Financial Facts: Lower loan amounts can cost much more
Ryan Summerlin September 22, 2012
With the home-mortgage interest rates as low as they have been for years, I have been receiving calls from more than the usual suspects inquiring about refinancing, every dollar figure from $1 million down to $10,000.
The million dollar refinances are generally fairly easy to do, as anyone who can afford to have a seven-figure home has their people keeping track of their finances. The hard ones to complete are the ones where less than $100,000 is owed and the new loan amount would be approximately the same amount.
The reason is fairly simple, although amazing. Most home-mortgage lenders have come to the conclusion that any mortgage of approximately $100,000 or less is really not worth doing. Better yet, the investors are starting to penalize the lower loan amounts with either a small monetary fee or with a prepayment penalty of up to three years.
So if you have a small mortgage with a high interest rate, here are a couple of ideas that just may save you some cash when you do refinance.
My first way to save some cash is to take out a second mortgage to pay off your first mortgage. Then your first mortgage is gone and your second mortgage becomes your first-and-only mortgage. As an example, Fred and Ethyl Smertz have owned their home for many years. They have only one mortgage and that is $55,000. The home will appraise for over $200,000. The interest rate on their current mortgage is 5 percent. By getting a home equity line of credit, or more commonly known in the mortgage profession as a HELOC, Fred and Ethyl borrow another $55,000 and with those proceeds pay off their first mortgage. The new mortgage is a fixed rate in the mid 4 percent range and they have essentially refinanced to a lower rate with very little cost.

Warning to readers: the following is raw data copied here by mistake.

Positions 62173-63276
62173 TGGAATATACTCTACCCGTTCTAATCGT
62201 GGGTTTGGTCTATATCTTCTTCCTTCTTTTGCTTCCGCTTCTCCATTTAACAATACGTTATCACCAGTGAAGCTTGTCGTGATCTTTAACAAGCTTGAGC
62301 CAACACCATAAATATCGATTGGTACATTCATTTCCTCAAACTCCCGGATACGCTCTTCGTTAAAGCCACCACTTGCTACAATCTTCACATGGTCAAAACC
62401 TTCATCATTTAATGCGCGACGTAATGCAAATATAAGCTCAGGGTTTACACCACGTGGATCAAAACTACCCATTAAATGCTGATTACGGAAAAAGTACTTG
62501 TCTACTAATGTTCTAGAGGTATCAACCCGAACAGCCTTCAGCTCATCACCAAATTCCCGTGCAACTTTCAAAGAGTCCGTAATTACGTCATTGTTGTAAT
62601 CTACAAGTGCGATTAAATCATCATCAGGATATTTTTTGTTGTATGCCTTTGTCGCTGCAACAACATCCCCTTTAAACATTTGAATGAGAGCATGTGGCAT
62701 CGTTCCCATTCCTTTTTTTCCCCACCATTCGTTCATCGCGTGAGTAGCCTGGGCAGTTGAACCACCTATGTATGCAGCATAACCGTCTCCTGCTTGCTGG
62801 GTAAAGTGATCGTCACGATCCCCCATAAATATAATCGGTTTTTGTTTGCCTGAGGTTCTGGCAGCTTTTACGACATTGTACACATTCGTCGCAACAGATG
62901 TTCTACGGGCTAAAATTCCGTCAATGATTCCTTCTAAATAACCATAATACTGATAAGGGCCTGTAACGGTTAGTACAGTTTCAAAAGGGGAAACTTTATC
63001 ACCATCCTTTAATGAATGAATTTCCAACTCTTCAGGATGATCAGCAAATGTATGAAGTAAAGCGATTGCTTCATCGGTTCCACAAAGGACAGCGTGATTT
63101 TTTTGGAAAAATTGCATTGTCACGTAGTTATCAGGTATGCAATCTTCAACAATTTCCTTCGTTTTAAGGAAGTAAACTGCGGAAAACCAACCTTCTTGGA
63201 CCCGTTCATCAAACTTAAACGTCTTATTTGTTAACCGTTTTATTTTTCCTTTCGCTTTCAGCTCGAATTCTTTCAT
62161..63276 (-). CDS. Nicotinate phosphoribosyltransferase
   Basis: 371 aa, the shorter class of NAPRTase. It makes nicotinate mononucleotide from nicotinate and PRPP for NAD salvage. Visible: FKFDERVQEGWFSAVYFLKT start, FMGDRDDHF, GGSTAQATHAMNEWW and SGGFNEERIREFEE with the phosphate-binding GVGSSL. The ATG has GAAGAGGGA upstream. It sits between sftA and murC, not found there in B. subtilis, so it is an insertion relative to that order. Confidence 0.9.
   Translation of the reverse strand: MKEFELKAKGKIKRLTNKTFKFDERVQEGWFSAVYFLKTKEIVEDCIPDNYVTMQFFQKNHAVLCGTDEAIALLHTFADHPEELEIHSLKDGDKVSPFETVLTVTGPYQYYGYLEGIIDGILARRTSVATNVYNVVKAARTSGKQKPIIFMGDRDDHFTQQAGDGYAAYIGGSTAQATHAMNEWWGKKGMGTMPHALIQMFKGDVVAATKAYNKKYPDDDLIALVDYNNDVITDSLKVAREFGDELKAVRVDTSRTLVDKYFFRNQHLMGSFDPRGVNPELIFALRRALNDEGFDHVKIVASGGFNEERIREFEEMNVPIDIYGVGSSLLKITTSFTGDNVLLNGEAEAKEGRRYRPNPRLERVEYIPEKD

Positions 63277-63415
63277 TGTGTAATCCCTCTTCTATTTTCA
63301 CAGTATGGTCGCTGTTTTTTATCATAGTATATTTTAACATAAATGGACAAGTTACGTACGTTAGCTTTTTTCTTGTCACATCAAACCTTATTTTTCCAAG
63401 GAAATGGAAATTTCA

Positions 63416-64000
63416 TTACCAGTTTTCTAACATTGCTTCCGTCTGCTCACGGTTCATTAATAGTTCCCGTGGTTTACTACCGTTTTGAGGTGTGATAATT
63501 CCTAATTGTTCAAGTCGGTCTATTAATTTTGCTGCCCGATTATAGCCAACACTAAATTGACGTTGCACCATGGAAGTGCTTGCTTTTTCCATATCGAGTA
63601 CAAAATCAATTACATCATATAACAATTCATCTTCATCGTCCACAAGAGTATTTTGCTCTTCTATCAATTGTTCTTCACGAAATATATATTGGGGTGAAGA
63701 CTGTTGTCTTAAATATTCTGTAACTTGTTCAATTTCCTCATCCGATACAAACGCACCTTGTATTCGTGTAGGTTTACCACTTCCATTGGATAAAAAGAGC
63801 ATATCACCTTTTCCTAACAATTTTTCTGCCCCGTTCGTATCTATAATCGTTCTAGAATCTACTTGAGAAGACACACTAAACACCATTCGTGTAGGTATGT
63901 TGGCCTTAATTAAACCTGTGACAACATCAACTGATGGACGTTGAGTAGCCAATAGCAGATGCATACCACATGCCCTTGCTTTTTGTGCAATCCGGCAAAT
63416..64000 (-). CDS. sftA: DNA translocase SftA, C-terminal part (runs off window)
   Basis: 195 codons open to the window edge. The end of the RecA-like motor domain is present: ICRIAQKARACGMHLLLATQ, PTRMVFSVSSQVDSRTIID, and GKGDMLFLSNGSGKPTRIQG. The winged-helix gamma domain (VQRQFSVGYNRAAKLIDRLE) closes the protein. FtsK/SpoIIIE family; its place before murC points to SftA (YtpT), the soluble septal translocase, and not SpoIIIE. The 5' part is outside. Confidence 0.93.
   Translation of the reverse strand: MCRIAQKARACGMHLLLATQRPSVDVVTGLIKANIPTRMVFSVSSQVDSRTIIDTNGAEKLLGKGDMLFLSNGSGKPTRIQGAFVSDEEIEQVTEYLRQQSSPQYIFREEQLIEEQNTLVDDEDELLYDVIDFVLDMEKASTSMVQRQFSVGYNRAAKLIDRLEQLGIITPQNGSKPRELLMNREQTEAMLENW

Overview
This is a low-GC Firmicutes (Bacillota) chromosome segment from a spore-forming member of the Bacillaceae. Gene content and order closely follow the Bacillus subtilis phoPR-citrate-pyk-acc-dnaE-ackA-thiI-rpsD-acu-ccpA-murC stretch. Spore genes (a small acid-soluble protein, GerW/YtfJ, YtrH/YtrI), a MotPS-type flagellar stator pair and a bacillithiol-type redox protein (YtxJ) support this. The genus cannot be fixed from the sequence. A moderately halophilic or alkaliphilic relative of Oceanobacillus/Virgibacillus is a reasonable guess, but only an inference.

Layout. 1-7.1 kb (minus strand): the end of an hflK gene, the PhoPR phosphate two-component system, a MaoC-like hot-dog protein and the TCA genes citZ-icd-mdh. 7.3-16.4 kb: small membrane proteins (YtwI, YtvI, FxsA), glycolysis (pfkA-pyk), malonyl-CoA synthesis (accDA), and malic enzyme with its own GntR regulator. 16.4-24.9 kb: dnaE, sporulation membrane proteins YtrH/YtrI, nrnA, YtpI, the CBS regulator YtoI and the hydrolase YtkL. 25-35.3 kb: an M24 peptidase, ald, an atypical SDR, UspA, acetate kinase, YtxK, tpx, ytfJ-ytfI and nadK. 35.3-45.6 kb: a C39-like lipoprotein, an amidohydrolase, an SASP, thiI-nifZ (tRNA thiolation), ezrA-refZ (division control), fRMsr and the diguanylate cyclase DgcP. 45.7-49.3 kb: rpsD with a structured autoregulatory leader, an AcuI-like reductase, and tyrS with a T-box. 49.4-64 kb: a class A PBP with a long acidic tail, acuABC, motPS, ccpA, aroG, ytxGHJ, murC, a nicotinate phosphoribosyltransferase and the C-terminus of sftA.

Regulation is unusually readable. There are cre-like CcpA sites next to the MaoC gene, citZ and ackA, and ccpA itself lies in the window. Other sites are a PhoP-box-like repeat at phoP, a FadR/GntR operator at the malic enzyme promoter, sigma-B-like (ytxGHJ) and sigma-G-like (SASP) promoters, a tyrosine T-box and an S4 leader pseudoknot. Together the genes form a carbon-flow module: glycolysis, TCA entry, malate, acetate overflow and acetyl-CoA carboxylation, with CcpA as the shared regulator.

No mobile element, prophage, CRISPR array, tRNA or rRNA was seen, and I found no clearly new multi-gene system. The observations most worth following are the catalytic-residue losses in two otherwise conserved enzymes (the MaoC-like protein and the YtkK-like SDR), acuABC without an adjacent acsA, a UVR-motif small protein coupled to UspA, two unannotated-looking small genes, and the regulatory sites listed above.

Now in the case of Ms. Natalie Dressed, she needs to refinance her high interest rate mortgage but she also wants to take out some cash to pay off a few debts and buy a new car. Her current mortgage has a payoff of $80,000 and she wants cash money in the amount of $50,000. Since the cash to her brings her mortgage amount to $130,000, she has accomplished a couple of things. She now has a new mortgage at a lower interest rate and she has the cash to pay off her bills and buy that new car. She has also avoided the lender fee for low loan amounts and she is getting the interest paid to the lender as a federal tax deduction.
These are just two ways to be creative in getting your finances in order and taking advantage of a couple of ways in doing so. I strongly suggest that unless you are a full-time mortgage professional you need to meet with one to learn what programs are available to you and how they may benefit your financial situation. Don’t wait, call your friendly neighborhood mortgage professional today. You owe it to yourself and your wallet.
For answers to your mortgage related questions, call Bob Kieber at (970) 453-4700 or email him at firstname.lastname@example.org. Bob is a local mortgage lender with Centennial Bank. He has 30-plus years of professional experience in real estate, finance and investments, and is a longtime resident of the High Country. Member FDIC, Equal Housing Lender. NMLS Bank #401640 Broker #289610. For tax benefit information, please consult with a professional tax advisor. The opinions expressed are those of the individual, and do not necessarily reflect those of Centennial Bank.